EW Weekly, August 3, 2018

August 3, 2018
Volume 24 , Number 28

Primary safety, efficacy endpoints announced in Phase 2b study of presbyopia solution

Results from a Phase 2b study of PRX ophthalmic solution (Presbyopia Therapies, Coronado, California) demonstrated a three line or greater improvement in monocular distance corrected near acuity in patients ages 48 to 64, according to a company press release. The results lasted up to 7 hours. The company's Phase 2b randomized, double-masked, placebo-controlled study focused on two miotic test candidates of the solution versus placebo to treat presbyopia, with a total of 58 subjects. About 47% of study eyes gained at least three lines (P<0.001) at 1 hour after instillation; 91.7% gained at least two lines of near vision improvement (P<0.0001). There were no serious adverse events associated with the solution. The agent works within 30 minutes of instillation, the company reported. PRX eye drops combine a proprietary vehicle with miotic combinations without using pilocarpine and were developed to complement current treatment options, according to the company.

Multicenter trial announced for triamcinolone acetonide/moxifloxacin for injection

Patient enrollment will begin at McGill University Health Center, Quebec, Canada, for a clinical trial of the dropless formulation containing triamcinolone acetonide/moxifloxacin (Tri-Moxi, Imprimis Rx, San Diego), according to a company press release. The trial will be done with Canadian partner Advanced Dosage Forms. The prospective, randomized, controlled crossover study will include 200 bilateral cataract surgery patients and will measure the outcomes of Tri-Moxi in one surgical eye versus traditional eye drop therapy in the same patient for the other surgical eye, Imprimis reported. The study may assist efforts for public insurance payment for the formulation in Canada.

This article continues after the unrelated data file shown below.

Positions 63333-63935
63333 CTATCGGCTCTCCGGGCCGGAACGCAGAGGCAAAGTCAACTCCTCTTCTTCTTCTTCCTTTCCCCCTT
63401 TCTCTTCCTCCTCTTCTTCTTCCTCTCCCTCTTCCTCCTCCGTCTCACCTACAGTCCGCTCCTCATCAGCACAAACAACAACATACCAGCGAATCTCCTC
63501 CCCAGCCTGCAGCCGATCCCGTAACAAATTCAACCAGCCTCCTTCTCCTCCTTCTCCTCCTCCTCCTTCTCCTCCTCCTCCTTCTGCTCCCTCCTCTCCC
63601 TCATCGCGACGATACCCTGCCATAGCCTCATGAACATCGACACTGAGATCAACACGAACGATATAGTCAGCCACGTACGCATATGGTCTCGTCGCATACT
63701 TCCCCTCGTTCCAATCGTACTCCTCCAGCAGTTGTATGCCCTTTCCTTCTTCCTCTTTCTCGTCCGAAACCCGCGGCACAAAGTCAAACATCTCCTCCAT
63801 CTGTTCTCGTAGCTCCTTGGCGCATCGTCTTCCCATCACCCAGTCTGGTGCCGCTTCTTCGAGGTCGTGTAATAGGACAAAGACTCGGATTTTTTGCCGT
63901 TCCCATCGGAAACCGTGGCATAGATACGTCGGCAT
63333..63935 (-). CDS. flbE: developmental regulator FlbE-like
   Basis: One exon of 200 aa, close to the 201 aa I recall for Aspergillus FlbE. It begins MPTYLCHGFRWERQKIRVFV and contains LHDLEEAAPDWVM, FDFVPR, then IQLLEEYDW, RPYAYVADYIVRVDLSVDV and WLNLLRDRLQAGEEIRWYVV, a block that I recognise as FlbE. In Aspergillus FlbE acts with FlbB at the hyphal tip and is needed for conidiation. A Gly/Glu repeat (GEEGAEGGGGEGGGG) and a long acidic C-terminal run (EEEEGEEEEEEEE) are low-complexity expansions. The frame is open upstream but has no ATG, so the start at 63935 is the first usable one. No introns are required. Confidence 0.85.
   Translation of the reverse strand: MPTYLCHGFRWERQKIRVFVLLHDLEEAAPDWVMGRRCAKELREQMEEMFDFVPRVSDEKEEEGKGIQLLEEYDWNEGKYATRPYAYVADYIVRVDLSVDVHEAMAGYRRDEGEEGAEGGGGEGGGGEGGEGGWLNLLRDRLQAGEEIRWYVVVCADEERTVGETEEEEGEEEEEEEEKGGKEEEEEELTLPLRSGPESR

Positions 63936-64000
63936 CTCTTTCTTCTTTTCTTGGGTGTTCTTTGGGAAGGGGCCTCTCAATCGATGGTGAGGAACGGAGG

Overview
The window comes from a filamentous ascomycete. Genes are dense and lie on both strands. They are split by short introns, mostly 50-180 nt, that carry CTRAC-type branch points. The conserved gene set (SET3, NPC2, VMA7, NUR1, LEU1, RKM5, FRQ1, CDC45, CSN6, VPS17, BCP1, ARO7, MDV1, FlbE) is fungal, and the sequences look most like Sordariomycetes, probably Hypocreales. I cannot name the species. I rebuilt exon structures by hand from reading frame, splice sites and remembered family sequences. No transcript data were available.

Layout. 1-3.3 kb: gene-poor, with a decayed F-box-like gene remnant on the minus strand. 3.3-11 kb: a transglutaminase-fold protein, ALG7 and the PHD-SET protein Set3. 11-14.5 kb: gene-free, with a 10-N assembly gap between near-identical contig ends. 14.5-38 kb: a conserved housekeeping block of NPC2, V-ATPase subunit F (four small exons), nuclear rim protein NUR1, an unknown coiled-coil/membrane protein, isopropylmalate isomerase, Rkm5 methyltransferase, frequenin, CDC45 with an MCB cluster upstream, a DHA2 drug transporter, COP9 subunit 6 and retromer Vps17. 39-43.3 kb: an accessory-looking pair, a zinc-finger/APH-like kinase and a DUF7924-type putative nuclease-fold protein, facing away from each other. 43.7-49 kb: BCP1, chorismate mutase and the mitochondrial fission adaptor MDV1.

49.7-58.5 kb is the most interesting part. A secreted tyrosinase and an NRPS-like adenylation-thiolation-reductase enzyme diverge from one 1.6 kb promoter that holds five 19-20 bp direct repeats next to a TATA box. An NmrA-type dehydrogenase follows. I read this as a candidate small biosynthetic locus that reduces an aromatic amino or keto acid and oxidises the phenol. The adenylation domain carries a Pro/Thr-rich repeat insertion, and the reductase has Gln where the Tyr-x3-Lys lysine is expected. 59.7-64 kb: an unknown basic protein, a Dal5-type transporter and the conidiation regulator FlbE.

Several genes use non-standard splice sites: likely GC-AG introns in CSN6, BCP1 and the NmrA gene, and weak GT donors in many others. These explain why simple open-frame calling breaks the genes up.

First dosing of KPI-121 0.25% performed in Phase 3 trial

The first patient has been dosed in the STRIDE 3 (Short Term Relief in Dry Eye) trial, a Phase 3 trial of KPI-121 (Kala Pharmaceuticals, Waltham, Massachusetts) for short-term dry eye relief. STRIDE 3 is a multicenter, randomized, double-blind, placebo-controlled, parallel arm study that compares KPI-121 0.25% to placebo, with each dosed four times a day for 14 days in about 900 patients. The company's treatment uses its proprietary mucus-penetrating particle technology to enhance penetration of loteprednol etabonate into the target tissue of the eye. Kala plans to file a New Drug Application (NDA) with the U.S. Food and Drug Administration (FDA) in the second half of this year. Topline results are expected to be reported in the fourth quarter of 2019, according to a company press release.

Omeros patent infringement lawsuit against Sandoz dismissed

A patent infringement lawsuit filed by Omeros Corporation (Seattle) against Sandoz (Holzkirchen, Germany) for an Accelerated NDA filed to market a generic version of Omidria (phenylephrine and ketorolac intraocular solution, Omeros) has been dismissed, according to an Omeros press release. The lawsuit was dismissed because Sandoz amended its drug application to no longer seek FDA approval for its proposed generic drug prior to expiration of Omeros' patents for Omidria. The last expiration date for the patents is in July 2033.

Combined Ophthalmic Symposium housing deadline is August 8

Wednesday, August 8 is the last day to reserve housing at a reduced rate through the official Combined Ophthalmic Symposium housing block at the JW Marriott Austin. The Combined Ophthalmic Symposium is being held August 24-26 in Austin, Texas. Register and secure your room today. The 2018 Program Preview with meeting highlights in available online.